One word of caution: I am writing this as a woman experienced with infertility, a point of view from which I have first person perspective. I do think it is important to note that in this book surrogacy and adoption are constant themes. I mention this because, though I am unable to comment on how an adoptee may feel upon reading this book, I could see it possibly triggering strong emotions.

Overall, this was a beautiful read, particularly for a reader with personal experience with infertility or for a reader with a loved one experiencing it. Dear Thing left me more than pleasantly surprised. Well done Julie Cohen, for writing a book managing to speak to the heart of such a difficult experience and making beauty from your own painful story. A smile of understanding and appreciation from this comforted reader.

****I am so excited to have been given the opportunity by St. Martin’s Griffin to give away 5 advance copies of this book! To enter to win, head over to my Instagram account or Facebook page (see links at top right of the blog). You may enter at both for two chances to win. Last day to enter is March 5th. Winners will be chosen at random and notified on March 6th.****

**This book was sent to me via St. Martin’s Griffin in exchange for an honest review. This has in no way affected my opinion of this book.**

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I’m a better mom at Target.

Last night, I took Isaac to the movies. He’d had two great days in a row at school, Ryan was out of town, and I have a cold: all signs pointing to YES! Take that child to the theater with those large, comfortable seats and darkness-welcoming relaxation after single parenting for 3 days. (I bow in awe of all you full time single parents. You have my undying admiration.) I’d considered just watching a movie at home, (a treat for a kid who isn’t allowed screentime during the week save for school work), but I’ve got this thing… I’m a far better parent out of my house than in it.

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Movie theaters demand rapt attention.

I have my moments, sure, (we’re about to sew a Dracula cape for a stuffed rabbit), but mostly when I’m home, the sirens call to me. I’m like the mom equivalent of a sailor except instead of luring me with the enticement of sex and beauty, they’re calling to me about laundry, cleaning, emailing, reorganizing, and dirty dishes. Also, there are the REALLY lovely ones who beckon with awaiting books or backlogged magazines or Instagram. You guys, they do that creepy, witchy, come-hither-finger-thing and I DO! I DO come hither! I AM NOT STRONG ENOUGH! I AM WEAK! *Admits defeat by flicking through an instagram feed of Sphinx cats.*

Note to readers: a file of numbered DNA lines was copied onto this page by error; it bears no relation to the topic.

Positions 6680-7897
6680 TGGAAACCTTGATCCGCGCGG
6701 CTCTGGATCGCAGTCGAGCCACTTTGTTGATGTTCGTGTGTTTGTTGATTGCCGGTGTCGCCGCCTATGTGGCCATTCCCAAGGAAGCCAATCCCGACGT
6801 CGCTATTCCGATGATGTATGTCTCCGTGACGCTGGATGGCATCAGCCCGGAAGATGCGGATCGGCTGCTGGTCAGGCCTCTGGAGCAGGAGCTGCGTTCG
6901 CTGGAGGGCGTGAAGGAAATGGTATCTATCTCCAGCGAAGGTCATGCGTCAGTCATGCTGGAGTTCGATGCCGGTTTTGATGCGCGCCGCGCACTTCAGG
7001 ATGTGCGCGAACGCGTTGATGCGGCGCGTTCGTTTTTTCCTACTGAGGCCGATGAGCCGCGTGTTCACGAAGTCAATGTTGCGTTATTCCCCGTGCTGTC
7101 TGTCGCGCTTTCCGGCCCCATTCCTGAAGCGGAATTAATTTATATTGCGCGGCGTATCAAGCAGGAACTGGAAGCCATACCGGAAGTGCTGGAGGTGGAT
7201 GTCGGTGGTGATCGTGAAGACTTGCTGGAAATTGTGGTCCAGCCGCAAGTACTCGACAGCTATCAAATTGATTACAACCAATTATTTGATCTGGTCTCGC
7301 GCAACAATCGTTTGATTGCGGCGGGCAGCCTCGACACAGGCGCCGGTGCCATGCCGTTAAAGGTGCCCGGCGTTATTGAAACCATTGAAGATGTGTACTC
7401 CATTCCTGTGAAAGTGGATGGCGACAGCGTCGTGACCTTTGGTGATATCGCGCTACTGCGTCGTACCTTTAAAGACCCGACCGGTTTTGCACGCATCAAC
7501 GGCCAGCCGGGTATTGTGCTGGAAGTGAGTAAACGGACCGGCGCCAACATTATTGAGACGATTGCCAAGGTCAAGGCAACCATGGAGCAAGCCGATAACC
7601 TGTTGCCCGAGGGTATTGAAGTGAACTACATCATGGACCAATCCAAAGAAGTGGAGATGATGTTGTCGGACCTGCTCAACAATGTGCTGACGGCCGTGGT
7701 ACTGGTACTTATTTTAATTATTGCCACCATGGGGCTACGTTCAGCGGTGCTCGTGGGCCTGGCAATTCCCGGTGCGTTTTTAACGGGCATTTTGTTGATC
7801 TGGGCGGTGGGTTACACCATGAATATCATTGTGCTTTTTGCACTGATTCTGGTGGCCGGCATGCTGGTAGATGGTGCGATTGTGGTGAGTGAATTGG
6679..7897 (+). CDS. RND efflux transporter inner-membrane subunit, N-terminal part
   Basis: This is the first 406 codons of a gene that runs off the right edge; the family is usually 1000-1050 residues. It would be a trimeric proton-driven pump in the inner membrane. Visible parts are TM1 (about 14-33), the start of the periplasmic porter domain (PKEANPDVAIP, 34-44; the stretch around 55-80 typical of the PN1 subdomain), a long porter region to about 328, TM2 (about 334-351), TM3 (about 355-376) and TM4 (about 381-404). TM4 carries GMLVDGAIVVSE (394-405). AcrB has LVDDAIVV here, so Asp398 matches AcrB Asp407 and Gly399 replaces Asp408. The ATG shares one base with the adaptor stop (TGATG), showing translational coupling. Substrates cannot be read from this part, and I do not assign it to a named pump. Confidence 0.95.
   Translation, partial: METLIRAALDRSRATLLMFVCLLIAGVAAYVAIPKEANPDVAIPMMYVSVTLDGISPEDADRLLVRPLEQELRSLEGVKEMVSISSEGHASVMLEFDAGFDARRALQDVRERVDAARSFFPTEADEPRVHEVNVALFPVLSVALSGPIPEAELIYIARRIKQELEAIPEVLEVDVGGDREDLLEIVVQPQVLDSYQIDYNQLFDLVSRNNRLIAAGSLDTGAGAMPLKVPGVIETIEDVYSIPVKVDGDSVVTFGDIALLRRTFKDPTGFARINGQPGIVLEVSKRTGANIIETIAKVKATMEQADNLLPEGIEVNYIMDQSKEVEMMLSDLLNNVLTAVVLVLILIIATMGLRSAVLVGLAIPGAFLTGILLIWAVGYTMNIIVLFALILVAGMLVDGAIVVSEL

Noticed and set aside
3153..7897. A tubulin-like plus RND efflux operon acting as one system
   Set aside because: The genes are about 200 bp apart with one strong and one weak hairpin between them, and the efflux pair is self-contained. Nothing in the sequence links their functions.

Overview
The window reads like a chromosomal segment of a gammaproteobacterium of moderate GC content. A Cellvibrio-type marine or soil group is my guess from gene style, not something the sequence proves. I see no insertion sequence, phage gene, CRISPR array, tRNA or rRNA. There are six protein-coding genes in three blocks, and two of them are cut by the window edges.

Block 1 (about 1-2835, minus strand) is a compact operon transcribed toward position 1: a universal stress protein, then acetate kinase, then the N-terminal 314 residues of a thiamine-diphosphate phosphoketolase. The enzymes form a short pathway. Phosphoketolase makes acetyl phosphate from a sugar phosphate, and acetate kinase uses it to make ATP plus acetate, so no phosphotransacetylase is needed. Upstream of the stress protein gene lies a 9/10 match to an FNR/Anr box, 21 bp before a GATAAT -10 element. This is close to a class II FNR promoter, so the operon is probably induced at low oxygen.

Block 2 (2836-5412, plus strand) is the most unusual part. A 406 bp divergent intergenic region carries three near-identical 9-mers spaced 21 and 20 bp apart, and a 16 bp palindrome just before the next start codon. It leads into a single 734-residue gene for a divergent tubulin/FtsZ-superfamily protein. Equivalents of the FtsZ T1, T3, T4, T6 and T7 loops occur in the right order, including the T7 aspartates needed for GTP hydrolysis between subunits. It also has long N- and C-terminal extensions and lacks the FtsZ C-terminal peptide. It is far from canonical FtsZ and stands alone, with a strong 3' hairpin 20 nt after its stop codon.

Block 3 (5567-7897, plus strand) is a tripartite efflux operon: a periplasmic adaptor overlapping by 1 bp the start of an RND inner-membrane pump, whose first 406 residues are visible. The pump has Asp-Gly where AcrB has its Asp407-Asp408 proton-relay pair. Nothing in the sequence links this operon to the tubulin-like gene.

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Laundry. So much laundry.

It is hard for me to admit this. I know so many moms who seem to come into their own by spending time with their children in their homes. They’re crafting with them, baking with them, playing games with them, painting with them, taking sunlight filled pictures of them frolicking in meadows to post on social media and send me into a spiral of mom guilt. (There aren’t enough meadows in our schedule! We need more meadows!)

Aside from the meadows though, I do all of those things- I do. It’s just that I’m not totally present though much of it because of the F*CKING SIRENS. I spend a lot of time saying, “Let me finish this, buddy, and I’ll be right there!” And I do get right there, but I also then feel like I’d been choosing to spend more of my time with the Dyson or my child’s dirty clothes instead of with my actual child. *Exasperated guttural mom cry*

Now, to be fair, most of those things DO need to get done. Even the reading is important because I know I am a better mom when I pour some time into myself. (I’m having a more difficult time justifying the Sphinx cats…) All of those things are part of parenting and if I don’t keep up with them we won’t have any open, clean spaces in which to build Dracula’s Lair. Ninja Turtle hideout? The North Pole? Dracula is giving out presents at the North Pole while the Ninja Turtles pull the sleigh??? Honey, I’m going to finish the laundry- I have no idea how to even attempt to play that game. (Which, in itself, is a whole other reason why getting out, out and AWAY is better: I don’t know what the hell is going on in his imaginative role playing and when I do try, I get a lot of, “Mom, that’s not really how you do it.” Enter the Dyson.)